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Published: September 21st 2010
On arrival in Florence the afternoon sun was hot. Didn't have the best time because it took me a while to get my bearings and find out how to get to my hostel and on which side of the road to get the bus. When I finally got on the right bus, I hadn't purchased a ticket and....on comes the ticket inspector! I hadn't seen ONE inspector in Venice or Verona and was starting to think it was ridiculously easy to get away with not paying for italian public transport. Got my first fine in Florence (oh yes - there were 2 fines all in all) for 50 euros (would have been 45 if I had the cash on me there and then). Somewhat pissed off. Not a great first impression of Florence. But hey if I wasn't so arrogant and flounted the rules in this foreign country, I would have been OK.
Arrived at the hostel and was pleased with it. It's a converted convent and it has a lift, a large outdoor area and nice showers, and relatively nice dorms compared with what I had in Venice. The interior was spacious, and it was 12 euros for dinner
and breakfast. I made my first friends in Italy - two nice girls called Bean and Amy. Dinner was amazing! So generous - bruscetta starter, lasagne first course (primi), mixed grill second and tiramisu for desert! I was completely stuffed and slept well.
Woke the following day with a fair number of mosquito bites. Why didn't it occur to me that there might be mosquitos here? After breakfast of toast, me, Amy and Bean headed to the centre by train. I was crapping myself because of the fine I got yesterday and I didn't bother buying a ticket for the train because it was a one minute journey to the main station! Amy and Bean persuaded me that the ticket inspector wouldn't come round, and he didn't of course!
We had a wonderful day just meandering round Florence aimlessly, looking at the shops and sights such as Piazza della Signoria, the River Arno and the Ponte Vecchio etc. We were awestruck when the stunning Duomo emerged between a narrow street it almost didn't look real! Like a cardboard cutout, but stunning all the same. We were getting hungry and walked for what seemed like forever trying to find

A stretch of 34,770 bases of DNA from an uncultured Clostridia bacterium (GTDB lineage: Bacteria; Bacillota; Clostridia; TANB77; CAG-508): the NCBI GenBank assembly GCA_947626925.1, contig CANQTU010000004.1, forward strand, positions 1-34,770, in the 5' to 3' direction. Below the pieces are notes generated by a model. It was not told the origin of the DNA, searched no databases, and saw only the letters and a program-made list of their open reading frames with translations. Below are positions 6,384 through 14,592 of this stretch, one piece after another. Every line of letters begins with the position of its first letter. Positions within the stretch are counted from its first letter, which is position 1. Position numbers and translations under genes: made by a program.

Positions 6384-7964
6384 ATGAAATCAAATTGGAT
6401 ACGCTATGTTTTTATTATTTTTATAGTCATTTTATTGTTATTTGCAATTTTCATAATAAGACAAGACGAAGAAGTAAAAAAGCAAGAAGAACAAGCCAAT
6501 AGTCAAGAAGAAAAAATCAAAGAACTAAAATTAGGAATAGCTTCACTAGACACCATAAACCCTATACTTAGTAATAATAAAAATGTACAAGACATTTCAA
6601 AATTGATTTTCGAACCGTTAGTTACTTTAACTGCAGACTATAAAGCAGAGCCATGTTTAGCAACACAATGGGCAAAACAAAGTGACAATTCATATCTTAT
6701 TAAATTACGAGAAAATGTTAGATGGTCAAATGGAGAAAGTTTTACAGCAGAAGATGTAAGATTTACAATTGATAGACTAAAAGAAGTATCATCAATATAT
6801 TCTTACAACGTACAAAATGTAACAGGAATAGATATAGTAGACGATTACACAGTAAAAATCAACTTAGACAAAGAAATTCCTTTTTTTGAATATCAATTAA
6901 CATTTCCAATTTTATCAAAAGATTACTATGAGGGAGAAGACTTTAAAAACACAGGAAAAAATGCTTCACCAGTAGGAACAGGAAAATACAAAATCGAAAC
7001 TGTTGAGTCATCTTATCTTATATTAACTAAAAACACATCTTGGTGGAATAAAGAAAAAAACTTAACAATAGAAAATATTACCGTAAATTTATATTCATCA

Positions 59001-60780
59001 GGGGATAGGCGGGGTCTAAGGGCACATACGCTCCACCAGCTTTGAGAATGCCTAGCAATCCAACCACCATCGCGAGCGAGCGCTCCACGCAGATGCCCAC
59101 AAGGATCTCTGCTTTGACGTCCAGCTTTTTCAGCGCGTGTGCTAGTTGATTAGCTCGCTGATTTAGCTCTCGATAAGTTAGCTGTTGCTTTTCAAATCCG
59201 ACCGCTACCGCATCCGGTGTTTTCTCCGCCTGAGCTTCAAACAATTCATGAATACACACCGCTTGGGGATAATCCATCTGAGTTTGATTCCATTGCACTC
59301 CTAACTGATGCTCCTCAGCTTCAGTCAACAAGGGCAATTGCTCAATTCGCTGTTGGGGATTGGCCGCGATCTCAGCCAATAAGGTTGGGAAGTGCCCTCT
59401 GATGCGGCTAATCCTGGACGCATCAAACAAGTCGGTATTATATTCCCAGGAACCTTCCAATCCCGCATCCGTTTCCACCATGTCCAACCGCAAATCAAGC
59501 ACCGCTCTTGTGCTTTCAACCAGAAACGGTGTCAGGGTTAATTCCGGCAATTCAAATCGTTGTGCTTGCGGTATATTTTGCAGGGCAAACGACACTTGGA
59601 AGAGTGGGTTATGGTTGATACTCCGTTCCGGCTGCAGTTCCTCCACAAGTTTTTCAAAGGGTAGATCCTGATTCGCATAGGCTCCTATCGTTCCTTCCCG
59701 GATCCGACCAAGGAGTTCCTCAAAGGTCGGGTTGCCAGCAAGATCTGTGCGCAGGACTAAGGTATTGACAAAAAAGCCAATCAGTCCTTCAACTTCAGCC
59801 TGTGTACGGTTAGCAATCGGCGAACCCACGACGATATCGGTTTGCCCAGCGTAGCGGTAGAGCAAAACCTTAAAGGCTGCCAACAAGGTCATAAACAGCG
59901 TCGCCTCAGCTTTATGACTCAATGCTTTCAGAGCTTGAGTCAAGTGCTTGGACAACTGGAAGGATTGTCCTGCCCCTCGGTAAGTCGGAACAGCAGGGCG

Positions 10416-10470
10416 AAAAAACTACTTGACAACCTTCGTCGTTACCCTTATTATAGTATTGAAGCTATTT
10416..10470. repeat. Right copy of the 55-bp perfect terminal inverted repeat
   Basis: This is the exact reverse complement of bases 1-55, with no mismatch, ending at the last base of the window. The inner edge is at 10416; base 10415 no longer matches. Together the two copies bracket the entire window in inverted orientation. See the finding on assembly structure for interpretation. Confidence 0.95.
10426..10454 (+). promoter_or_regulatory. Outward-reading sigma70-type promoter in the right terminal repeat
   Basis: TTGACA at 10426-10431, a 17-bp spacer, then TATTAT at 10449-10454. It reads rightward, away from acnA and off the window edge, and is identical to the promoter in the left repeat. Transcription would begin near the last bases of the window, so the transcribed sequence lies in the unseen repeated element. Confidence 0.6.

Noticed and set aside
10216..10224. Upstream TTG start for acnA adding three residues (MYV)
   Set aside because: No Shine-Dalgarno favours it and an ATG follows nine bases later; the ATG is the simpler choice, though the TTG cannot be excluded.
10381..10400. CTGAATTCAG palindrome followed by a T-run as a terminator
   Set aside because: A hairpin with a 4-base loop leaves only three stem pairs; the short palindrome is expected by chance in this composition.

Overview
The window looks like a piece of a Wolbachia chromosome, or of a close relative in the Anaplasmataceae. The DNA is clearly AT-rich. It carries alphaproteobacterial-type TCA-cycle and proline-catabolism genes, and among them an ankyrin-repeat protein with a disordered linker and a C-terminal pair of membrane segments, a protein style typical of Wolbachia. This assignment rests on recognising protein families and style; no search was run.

somewhere, and we thankfully stumbled across a food market building in which a small restaurant full of locals (AND NO TOURISTS!) sat. It was a fantastically chaotic, busy and real Italian little place. The waiting staff and chefs were working happily and busily in true italian style. I had the lasagne, and we shared white wine, and were given free desert. It was so cheap! Off the tourist radar which was great. Plus we got there just in time before it closed for siesta. Really lucky as everywhere else seemed to have already closed which is why we carried on...and found this place. We went round various markets getting tempted by various items but we were all keeping the purse strings tied tightly to be honest. We went up to the Piazza Michaelangelo and OMG how beautiful were the views! It's like looking at a massive postcard! The sun was shining down on us through a bright blue sky and it was truly wonderful (see pics).
The following day I said goodbye to the girls and headed back into town. My original plan for today was to do a bike tour of the Chianti reason which would have been
bit expensive for me so I took a picture to remember it by
great, but the fine(s) put me off paying for it. This time I got a ticket for the bus! What could go wrong? Oh - not validating the fucker. On comes the ticket inspector and BAM another 45 euro fine. Not at all happy. First place I went was Piazza Michaelangelo and it was another gorgeous day. I wondered around by myself and went to see the most famous sculpture in the world: Michaelangelo's David at The Accademia Gallery. Scored a picture which I was happy about and then promptly got told off for taking the pic, but I got it and that's all that matters 😊 Also got in half price for being an EU citizen! Nice! Went into the Duomo too, and I felt so so tiny it was frickin huge!
I love the way Italians are so blunt. At a market I decided against buying something and the guy reacted angrily with 'I cannot believe you!' and in another guy's shop, I didn't buy anything (mainly because he annoyingly kept following me round) and he tried to give me his business card on leaving. As I was about to begrudgingly take it he said snootily 'no
maybe I keep this. Ciao.' Hehe.
Lessons learnt thus far: always buy and validate tickets for public transport, maybe not in Venice and Verona necessarily, but absolutely definitely in Florence!! Don't stick to the tried and tested routes - allow yourself to get lost in order to find places that are the most interesting and you will probably never find them again.
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